Steve Saldivar is generally upbeat and cheerful, so it’s only when he goes quiet that his analytical side begins to show through. Most people look; Steve observes, and that nature has propelled him from an undergraduate sideline as arts editor of the Daily Californian (which helped hook him on the journalistic life) to seeking a journalism master’s degree at Berkeley’s Graduate School of Journalism, which he’ll receive this month, and a prestigious validation of his career choice: photojournalism.
Saldivar is this year’s winner of the Dorothea Lange Fellowship, which annually funds an academic project using color or black-and-white photography by a graduate student or faculty member from any discipline.
To demonstrate his bona fides, Saldivar submitted a photo essay on the cultural duality in a rite of passage for 15-year-old girls, the Quinceañera, of American-born celebrants, an ancient tradition dating back to early Aztec society and now overlaid with aspects of Christian ritual and a debutante’s coming-out. The project he proposed involves East Los Angeles, where he spent most of his life before coming to Berkeley, where he earned an English B.A. in 2006. (He worked for the University Library in 2007, and then in the Graduate Division’s Fellowships Office — essentially helping students find money — before diving into graduate study at the J-School in 2008.) In unincorporated East L.A., a new light rail line connects Saldivar’s home turf with downtown Los Angeles, With camera, he’ll be documenting the resulting interchange between the denizens of the two areas, who previously had lacked such freedom of transportation.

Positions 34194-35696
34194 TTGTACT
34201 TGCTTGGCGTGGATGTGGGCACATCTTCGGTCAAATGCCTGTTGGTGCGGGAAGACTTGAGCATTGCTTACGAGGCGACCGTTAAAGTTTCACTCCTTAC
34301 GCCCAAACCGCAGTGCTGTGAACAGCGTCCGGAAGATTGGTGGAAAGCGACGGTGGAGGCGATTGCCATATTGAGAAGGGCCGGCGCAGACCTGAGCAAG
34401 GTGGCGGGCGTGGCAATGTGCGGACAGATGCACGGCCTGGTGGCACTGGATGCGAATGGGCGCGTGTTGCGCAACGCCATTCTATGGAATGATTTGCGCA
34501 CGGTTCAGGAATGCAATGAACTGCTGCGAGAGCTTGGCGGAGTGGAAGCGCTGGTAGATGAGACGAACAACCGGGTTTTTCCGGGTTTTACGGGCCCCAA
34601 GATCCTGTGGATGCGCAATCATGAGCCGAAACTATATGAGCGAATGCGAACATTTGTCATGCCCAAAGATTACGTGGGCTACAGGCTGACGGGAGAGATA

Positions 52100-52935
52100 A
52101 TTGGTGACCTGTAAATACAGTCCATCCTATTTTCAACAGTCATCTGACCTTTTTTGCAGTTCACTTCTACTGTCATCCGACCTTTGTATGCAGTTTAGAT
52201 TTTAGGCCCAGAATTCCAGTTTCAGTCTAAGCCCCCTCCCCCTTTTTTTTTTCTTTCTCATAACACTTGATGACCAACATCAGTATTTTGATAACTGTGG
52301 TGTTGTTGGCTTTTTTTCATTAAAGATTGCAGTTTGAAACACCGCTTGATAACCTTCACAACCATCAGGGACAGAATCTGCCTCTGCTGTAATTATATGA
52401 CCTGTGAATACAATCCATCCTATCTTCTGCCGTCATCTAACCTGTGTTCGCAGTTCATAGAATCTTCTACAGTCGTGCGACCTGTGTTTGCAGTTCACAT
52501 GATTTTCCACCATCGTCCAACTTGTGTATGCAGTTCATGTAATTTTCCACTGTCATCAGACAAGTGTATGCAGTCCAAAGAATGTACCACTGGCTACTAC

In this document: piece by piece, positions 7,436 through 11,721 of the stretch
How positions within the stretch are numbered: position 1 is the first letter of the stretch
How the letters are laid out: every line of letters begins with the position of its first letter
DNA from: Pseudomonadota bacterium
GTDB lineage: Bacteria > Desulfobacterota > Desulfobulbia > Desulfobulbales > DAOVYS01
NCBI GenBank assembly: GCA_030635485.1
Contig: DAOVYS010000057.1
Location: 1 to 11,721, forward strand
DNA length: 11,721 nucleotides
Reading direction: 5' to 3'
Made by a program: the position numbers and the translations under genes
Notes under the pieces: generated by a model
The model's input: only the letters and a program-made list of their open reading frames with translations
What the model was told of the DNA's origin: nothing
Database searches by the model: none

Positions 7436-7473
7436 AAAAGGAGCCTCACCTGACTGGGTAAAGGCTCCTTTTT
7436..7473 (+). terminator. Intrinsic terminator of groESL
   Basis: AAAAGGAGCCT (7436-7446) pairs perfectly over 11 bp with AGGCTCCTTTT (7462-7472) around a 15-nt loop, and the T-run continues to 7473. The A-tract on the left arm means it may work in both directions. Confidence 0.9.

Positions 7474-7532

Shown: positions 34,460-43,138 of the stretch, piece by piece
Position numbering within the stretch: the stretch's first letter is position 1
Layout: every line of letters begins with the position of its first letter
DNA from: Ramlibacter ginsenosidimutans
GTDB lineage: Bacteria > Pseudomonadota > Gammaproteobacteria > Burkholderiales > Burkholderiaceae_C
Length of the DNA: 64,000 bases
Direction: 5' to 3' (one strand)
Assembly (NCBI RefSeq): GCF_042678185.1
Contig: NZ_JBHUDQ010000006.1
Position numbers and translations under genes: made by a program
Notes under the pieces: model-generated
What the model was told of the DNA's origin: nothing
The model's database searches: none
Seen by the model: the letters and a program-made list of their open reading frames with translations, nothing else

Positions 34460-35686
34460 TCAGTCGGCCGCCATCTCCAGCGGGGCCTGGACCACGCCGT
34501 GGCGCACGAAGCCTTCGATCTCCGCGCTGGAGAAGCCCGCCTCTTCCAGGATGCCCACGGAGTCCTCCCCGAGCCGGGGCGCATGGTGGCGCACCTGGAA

(For more on Saldivar and his project, see the announcement story, which includes a slideshow.)
From 2001 on, all but one of the Lange Fellowship winners have been graduate students, and the last six have all been seeking journalism degrees.
The Dorothea Lange Fellowship, sponsored by UC Berkeley’s Office of Public Affairs, is named in memory of Lange, one of the 20th century’s finest documentary photographers. She became famous for her federal Farm Security Administration collaboration with her husband, the late UC Berkeley economist Paul Schuster Taylor, to photographically document the exodus of desperate farm families migrating West in search of work during another era of economic distress, the Great Depression. Taylor, who was a Berkeley graduate student (M.A. ’20, Ph.D. ’22), taught at Cal for four decades, training many distinguished economists and educators, among them Clark Kerr Ph.D. ’39, Berkeley’s first chancellor and the UC system’s 13th president.